Collier County Museums’ Marco Island Historical Museum has both permanent and traveling exhibits for your education and enjoyment. Some of the items on display are possibly thousands of years old and have been found on Marco Island on the sites of Calusa Indian villages and mounds. We have created a realistic village so that you can see how these indians lived at that time. Other displays show the development of the region from its earliest times to the present.
These Stories are told in 4 exhibits:
“Windows and Doors To History” debuted February, 2017 and is a unique outdoor gallery with 23 pieces of original art by 7 renowned artists depicting life on Marco from the Pleistocene through the Deltona period. Click Here to go to the “Windows & Doors to History” page.
“Paradise Found – 6,000 Years of People On Marco Island” chronicles the oldest-known residents of Marco Island through interactive displays and artifacts. Included is a life-size diorama of a Calusa village of the period. This exhibit opened in November of 2014. Click Here to go to the Calusa Era Page.
“Pioneer Era – A Tale Of Two Villages”, opened January 2017, tells the story of the settlement of Marco Island in the 1800’s through artifacts, interactive displays and pictures. Click Here to go to the Pioneer Era Page.
“Modern Marco” – Opened October 2015, this amazing exhibit, timed to coincide with the 50th Anniversary of the Mackle Brothers’ commencement of sales on the island, takes the visitor from the start of development in 1962 to 1986. Click Here to go to the Modern Marco Page.
“Paradise Found – 6,000 Years Of People On Marco Island”
This exhibition engages, inspires, and educates museum visitors about the remarkably complex Native American people who called Marco Island “home” for more than 6,000 years. In addition to original artwork, replicas, and research, the exhibit showcases more than 200 pre-Columbian artifacts excavated from Marco Island and its surrounding community.
These artifacts comprise a small fraction of the collections being preserved in perpetuity by the MIHS. Frank Hamilton Cushing’s 1896 discovery of wooden masks, figurines, and implements – many with original paint still visible – remain some of the most spectacular examples of pre-Columbian Native American artistry ever discovered.
The objects, now at the Smithsonian Institution, Florida Museum of Natural History, and University of Pennsylvania, are so stunning that they often overshadow the fascinating people that made them. This exhibition was designed to emphasize the “big idea” that “people have lived on Marco Island for thousands of years,” while adding important context to Cushing’s famous artifacts by elucidating the complex lifestyles of the people behind them.
The notion of Marco Island as an ideal place to live, due largely to its abundance of natural resources, is a connector of Marco Islanders past, present, and future.
“The Pioneer Era – A Tale of Two Villages” – From The 1800’s to the 1960’s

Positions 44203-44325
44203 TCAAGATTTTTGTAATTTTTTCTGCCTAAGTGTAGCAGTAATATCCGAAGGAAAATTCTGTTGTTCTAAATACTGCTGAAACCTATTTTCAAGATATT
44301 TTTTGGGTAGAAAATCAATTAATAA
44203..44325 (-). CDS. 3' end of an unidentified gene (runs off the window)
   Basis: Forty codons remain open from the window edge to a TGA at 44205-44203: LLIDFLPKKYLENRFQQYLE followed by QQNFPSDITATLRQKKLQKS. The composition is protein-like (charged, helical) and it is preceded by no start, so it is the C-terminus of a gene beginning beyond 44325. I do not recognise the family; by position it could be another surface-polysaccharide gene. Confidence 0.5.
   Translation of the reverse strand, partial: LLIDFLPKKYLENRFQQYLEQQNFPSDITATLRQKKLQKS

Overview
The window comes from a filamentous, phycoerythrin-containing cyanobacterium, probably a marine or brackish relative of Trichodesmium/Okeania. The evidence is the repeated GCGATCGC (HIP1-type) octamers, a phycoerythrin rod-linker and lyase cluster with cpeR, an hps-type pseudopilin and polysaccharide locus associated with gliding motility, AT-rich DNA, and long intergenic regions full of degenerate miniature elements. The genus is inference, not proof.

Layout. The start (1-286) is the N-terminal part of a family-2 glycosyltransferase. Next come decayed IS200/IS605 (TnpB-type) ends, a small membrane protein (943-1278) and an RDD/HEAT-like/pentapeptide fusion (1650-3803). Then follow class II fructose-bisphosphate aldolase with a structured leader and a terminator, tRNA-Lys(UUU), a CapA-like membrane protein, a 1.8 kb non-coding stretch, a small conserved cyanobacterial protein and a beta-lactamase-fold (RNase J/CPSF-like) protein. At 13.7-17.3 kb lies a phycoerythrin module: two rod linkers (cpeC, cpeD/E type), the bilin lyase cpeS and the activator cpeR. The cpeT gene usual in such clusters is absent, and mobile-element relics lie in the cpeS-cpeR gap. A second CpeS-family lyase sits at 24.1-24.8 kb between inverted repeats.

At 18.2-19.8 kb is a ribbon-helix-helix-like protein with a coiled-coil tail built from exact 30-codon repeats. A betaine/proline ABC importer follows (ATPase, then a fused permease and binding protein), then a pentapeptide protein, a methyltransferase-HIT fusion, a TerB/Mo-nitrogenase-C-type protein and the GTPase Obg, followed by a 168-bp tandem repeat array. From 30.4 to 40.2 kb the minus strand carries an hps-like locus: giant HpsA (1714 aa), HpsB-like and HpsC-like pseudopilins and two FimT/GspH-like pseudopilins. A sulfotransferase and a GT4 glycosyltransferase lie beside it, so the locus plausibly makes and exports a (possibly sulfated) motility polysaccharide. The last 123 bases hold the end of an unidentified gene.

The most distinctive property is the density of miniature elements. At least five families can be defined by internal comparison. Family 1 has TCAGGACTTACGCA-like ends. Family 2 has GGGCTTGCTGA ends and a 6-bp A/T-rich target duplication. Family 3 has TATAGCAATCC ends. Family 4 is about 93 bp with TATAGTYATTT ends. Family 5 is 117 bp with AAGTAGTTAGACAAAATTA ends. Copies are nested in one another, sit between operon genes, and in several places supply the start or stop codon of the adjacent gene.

(Watch Slideshow Below)
Opened in January 0f 2017, the final of the three indoor permanent exhibits at the Marco Island Historical Museum vividly depicts the rich history of the “Pioneers” that shaped Marco Island commercially, physically and philosophically.
Using the latest in interactive technology, the visitor is able to read an actual diary from one of the founding families, explore the technology leading to the success and eventual demise of the clam industry, and view the natural disasters that befell these hardy residents. A vast array of artifacts on display as well as a replica of a “cracker” cabin enrich the experience.
“Modern Marco” – The Deltona Development From 1962 to 1986
The Modern Marco exhibit takes the visitor to the mid-1960s, when the concept of Marco Island, as we know it today, existed only in the imaginations of its famous developers, the Mackle brothers. The exhibit showcases their story and the transformation of Marco Island from the brothers’ first visit in 1962 to their eventual withdrawal in 1986.
In one corner of the room is a model Deltona sales office, true to the era, complete with ephemera from the period: architectural drawings and master plan, sales brochures, maps, posters and photos from the MIHS archives. An original, Deltona promotional film from the 60s plays on a closed circuit monitor, via a retrofitted vintage television.
The exhibit also includes a model of the Marco Island Airways airliner, in 1:13 scale, that flew in prospective buyers from Miami to the Island, a replica “Tiki head” from the bow of the Marco Islander catamaran used to ferry these buyers around the Island and more than a dozen large-scale display panels with appliqued graphics focusing on the Mackle/Deltona story. Several other panels highlight the important moments and milestones in Marco’s history up until current times.
Plenty of original artifacts—a Marco Sari, worn by Island fashionistas in the 60s, a Deltona stock certificate for 100 shares, a collection of commemorative champagne flutes marking Marco anniversaries, an early Marco Island cookbook and more—are sprinkled throughout. A freestanding, four-way display, detailing the stories of the Marco Island Airways, the Marco Beach Hotel, the Marco Island catamaran and the Tony Lema Golf Tournament, anchors the center of the room.